Looking through your personal loan agreement with a magnifying glass, but not quite sure where to focus your attention?
No worries, we’ll help you study your agreement so you can make sense of what you’ve just been offered.
Personal loans can come to the rescue in your time of financial need or simply to help you fill a cash shortage, but once you have that agreement in your hands, between the jargon and complicated calculations, it’s all too easy to feel overwhelmed.
Don’t stress out, we’ve got your back – just check out our top 6 focus areas of your personal loan agreement.
This is probably the most interest-ing part of your agreement, but what exactly should you be interest-ed in? Well, you’ll need to check for the interest rate offered, the type of rate – whether fixed or flexi (in Malaysia, most likely fixed), and then your total interest costs.
This will help you roughly evaluate if your rates make your loan worthwhile.
For example, assume you’ve been charged an interest rate of 8% per annum for a RM5,000 loan to be repaid over the course of 2 years, your total interest payments will equal: 8% x RM5,000 x 2 years = RM800.
Consider if the rate received is reasonable, as higher ones could translate into larger monthly repayments. For an in-depth look, check out our guide on personal loan interest rates.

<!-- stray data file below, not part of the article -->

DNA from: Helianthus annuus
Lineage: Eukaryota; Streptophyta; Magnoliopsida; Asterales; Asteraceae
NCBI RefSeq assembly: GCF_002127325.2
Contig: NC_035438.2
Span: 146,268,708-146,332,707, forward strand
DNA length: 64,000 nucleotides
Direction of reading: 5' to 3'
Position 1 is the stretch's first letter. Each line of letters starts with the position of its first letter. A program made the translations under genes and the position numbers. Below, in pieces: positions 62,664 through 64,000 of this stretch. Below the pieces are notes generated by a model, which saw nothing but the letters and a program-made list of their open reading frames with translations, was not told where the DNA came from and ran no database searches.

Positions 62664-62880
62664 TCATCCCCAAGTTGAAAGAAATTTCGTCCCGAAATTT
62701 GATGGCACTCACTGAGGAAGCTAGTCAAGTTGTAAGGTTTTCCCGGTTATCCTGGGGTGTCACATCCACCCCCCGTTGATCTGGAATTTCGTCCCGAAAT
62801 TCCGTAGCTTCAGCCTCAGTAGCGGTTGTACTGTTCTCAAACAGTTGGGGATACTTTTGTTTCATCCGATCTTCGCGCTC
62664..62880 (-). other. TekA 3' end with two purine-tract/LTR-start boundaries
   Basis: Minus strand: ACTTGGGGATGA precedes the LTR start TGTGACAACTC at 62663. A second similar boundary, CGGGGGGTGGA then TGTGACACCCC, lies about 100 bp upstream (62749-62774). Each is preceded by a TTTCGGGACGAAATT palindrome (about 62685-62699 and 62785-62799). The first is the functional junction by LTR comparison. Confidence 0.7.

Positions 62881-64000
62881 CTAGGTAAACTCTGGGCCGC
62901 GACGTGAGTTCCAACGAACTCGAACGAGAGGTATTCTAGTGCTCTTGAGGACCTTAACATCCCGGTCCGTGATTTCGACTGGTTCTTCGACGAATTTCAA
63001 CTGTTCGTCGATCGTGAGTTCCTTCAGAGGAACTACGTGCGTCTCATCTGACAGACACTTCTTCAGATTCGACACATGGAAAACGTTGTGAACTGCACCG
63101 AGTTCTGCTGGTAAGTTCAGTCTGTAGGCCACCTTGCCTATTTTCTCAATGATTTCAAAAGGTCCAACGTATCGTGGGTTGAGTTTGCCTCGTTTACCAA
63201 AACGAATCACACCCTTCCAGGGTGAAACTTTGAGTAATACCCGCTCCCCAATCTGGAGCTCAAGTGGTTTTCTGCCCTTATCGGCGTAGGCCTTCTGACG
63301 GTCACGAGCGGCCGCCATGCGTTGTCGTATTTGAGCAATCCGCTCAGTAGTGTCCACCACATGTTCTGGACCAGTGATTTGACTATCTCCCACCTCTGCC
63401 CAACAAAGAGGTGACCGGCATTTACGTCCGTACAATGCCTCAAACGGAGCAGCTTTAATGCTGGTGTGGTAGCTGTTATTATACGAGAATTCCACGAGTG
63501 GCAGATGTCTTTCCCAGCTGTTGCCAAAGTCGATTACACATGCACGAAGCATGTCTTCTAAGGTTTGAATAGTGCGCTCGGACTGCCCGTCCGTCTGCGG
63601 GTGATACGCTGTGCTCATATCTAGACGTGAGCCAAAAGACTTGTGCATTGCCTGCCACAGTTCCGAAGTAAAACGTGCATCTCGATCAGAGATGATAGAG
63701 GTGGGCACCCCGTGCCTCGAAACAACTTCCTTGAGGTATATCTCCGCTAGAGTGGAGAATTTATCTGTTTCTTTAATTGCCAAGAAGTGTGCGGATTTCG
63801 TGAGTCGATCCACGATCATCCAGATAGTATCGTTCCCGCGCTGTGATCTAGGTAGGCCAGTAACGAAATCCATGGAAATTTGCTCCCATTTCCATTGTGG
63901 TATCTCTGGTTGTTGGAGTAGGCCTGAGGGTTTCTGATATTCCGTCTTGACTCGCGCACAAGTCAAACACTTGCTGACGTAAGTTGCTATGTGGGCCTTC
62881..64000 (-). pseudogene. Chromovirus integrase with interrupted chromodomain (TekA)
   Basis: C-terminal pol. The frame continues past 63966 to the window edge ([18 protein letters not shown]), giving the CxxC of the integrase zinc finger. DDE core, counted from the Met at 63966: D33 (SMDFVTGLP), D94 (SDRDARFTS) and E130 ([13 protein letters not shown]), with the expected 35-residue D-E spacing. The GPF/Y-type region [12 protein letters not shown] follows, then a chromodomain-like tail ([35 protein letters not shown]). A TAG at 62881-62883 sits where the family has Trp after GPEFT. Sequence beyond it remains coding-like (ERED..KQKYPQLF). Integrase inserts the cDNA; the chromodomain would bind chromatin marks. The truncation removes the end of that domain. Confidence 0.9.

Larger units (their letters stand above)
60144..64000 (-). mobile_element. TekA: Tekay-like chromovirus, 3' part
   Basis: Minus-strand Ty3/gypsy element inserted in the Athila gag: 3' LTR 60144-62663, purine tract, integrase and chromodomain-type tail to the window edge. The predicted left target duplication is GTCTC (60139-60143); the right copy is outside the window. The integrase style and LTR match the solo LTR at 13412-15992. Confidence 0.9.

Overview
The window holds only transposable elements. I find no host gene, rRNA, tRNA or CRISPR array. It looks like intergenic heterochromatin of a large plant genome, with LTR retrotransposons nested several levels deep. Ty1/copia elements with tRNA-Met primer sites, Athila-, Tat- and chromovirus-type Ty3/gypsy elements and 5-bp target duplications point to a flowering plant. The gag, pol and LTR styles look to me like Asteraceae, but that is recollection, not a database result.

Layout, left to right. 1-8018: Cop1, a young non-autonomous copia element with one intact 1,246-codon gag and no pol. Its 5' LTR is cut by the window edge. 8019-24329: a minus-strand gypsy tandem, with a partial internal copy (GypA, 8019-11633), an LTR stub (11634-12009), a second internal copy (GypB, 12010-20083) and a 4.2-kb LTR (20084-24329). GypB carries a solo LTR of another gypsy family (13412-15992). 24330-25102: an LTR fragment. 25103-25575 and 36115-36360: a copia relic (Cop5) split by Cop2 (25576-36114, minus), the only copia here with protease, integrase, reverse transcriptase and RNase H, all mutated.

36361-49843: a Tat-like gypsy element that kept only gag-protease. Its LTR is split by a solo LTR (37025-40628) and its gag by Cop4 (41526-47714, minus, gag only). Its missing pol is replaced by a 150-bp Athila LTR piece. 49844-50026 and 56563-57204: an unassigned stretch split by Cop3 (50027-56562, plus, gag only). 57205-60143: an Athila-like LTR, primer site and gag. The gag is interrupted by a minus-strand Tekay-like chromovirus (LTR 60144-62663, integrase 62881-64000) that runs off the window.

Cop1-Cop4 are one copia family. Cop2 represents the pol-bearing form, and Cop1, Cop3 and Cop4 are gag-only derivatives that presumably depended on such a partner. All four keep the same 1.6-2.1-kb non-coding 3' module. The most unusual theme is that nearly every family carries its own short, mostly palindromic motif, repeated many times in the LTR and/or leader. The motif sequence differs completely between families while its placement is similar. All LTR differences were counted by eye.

Processing / Handling Fees and Stamp Duty
As with any loan, administrative fees may apply depending on your loan provider.
Most banks (though not all) are staying competitive these days and forgoing processing and handling fees, however, stamp duty is still applied for a majority of personal loan applications.
The charges are typically calculated as a percentage of the total loan amount, to be deducted from the loan.
For example, if the bank is charging a stamp duty fee of 0.55%, you may expect to pay the rate multiplied by your borrowed amount. Thus for a loan of RM10,000, your stamp duty fees equal RM55. The more you borrow, the more you’ll pay in stamp duties.
Penalties: Early Settlement and Late Payments